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Neural circuits containing olfactory neurons are involved in the prepulse inhibition of the startle reflex in rats.

Niu H, He X, Zhou T, Shi X, Zhang Q, Zhang Z, Qiao Y, Xu F, Hu M - Front Behav Neurosci (2015)

Bottom Line: Our results demonstrated that blockage of olfactory sensory input could disturb olfactory behavior.In the function studies, we demonstrated that blockage of olfactory sensory input could impair the pre-pulse inhibition of the startle response following decreased c-Fos expression in relevant brain regions during the PPI responses.Thus, these data suggest that the olfactory system participates in the PPI regulating fields and plays a role in the pre-pulse inhibition of the startle response in rats.

View Article: PubMed Central - PubMed

Affiliation: Department of Genetics, Xuzhou Medical College Xuzhou, China ; The Institute of Audiology and Speech Science, Xuzhou Medical Collage Xuzhou, China.

ABSTRACT
Many neuropsychiatric disorders, such as schizophrenia, have been associated with olfactory dysfunction and abnormalities in the prepulse inhibition (PPI) response to a startle reflex. However, whether these two abnormalities could be related is unclear. The present investigations were designed to determine whether theblockage of olfactory sensory input by zinc sulfate infusion in the olfactory naris (0.5 ml, 0.17 M, ZnE) can disturb the PPI response. Furthermore, a bilateral microinjection of lidocaine/MK801 in the olfactory bulb (OB) was administered to examine whether the blockage of olfactory sensory input could impair the PPI response. To identify the neural projection between olfaction and PPI-related areas, trans-synaptic retrograde tracing with the recombinant pseudorabies virus (PRV) was used. Our results demonstrated that blockage of olfactory sensory input could disturb olfactory behavior. In the function studies, we demonstrated that blockage of olfactory sensory input could impair the pre-pulse inhibition of the startle response following decreased c-Fos expression in relevant brain regions during the PPI responses. Furthermore, similar and more robust findings indicated that blockage of olfactory sensory input by microinjection of lidocaine/MK801 in the OB could impair the PPI response. In the circuit-level studies, we demonstrated that trans-synaptic retrograde tracing with PRV exhibited a large portion of labeled neurons in several regions of the olfactory cortices from the pedunculopontine tegmental nucleus (PPTg). Thus, these data suggest that the olfactory system participates in the PPI regulating fields and plays a role in the pre-pulse inhibition of the startle response in rats.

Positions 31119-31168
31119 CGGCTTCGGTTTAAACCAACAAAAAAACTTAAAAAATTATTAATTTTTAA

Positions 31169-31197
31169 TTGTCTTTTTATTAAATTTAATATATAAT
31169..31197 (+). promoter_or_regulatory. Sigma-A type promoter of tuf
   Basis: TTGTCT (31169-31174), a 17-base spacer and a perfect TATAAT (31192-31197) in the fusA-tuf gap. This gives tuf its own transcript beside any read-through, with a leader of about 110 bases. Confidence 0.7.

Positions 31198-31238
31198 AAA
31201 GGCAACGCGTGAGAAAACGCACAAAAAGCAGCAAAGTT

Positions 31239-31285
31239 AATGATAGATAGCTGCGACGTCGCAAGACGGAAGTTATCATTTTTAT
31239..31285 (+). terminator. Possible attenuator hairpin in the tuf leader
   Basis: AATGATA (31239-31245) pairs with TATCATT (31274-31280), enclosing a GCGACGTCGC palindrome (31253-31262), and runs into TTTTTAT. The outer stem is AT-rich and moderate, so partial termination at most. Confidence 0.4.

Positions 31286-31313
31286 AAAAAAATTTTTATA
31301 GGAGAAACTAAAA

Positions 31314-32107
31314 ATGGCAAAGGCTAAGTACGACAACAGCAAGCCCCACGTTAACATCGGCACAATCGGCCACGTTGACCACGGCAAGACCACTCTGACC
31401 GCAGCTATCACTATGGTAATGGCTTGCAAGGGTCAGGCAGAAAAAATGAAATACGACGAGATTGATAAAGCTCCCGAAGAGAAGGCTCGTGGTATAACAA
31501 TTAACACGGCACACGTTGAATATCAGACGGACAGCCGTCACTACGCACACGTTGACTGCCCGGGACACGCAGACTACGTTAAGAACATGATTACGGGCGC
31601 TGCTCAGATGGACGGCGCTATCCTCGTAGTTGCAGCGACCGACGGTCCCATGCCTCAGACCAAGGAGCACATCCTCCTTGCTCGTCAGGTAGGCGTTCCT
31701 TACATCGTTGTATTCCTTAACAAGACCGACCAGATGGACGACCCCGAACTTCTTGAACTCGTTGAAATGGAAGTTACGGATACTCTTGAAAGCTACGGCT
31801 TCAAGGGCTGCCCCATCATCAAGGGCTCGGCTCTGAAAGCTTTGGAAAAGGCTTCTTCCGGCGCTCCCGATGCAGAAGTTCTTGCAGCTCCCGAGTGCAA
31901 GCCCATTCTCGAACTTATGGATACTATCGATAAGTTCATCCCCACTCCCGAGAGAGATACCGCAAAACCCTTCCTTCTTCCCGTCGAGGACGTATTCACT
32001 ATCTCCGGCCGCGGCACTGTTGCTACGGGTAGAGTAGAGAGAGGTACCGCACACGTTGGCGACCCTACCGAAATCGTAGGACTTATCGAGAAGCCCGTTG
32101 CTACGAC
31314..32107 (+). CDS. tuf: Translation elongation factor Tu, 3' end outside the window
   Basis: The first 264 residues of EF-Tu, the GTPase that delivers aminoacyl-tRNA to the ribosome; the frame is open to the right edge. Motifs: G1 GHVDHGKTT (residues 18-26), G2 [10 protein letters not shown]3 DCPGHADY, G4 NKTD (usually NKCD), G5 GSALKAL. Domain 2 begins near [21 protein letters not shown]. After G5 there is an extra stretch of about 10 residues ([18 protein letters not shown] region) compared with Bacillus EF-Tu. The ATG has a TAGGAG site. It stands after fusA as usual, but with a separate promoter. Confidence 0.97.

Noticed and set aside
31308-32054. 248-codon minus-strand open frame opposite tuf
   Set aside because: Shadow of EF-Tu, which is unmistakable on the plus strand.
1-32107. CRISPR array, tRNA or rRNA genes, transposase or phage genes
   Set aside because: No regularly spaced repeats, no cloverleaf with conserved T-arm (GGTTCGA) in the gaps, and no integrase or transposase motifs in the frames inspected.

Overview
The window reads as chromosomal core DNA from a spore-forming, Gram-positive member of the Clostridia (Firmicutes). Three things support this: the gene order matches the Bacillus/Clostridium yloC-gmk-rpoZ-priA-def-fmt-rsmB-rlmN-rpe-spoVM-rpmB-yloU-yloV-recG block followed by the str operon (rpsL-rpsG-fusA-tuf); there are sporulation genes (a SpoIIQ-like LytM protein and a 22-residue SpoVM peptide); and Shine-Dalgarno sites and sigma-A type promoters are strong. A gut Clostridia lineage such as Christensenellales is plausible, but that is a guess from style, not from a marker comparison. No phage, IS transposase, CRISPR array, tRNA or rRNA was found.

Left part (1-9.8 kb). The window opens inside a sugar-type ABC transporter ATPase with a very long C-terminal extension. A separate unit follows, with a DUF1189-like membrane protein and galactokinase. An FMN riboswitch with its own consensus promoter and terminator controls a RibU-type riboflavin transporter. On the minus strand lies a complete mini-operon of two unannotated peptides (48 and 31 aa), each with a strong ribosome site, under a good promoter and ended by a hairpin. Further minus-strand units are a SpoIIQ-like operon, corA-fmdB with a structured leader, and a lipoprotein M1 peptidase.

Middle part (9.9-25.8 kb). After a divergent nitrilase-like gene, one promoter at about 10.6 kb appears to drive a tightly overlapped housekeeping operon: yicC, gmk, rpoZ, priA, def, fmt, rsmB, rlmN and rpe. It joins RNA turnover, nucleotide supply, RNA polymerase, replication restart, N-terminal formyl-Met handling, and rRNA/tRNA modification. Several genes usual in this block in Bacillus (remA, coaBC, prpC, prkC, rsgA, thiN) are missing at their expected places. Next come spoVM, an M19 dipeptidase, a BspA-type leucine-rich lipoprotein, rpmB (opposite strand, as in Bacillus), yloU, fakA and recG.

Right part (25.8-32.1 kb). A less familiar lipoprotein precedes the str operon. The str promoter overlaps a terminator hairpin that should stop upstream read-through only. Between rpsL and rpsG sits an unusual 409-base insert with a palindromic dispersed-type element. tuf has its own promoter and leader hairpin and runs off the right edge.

No MeSH data available.


Related in: MedlinePlus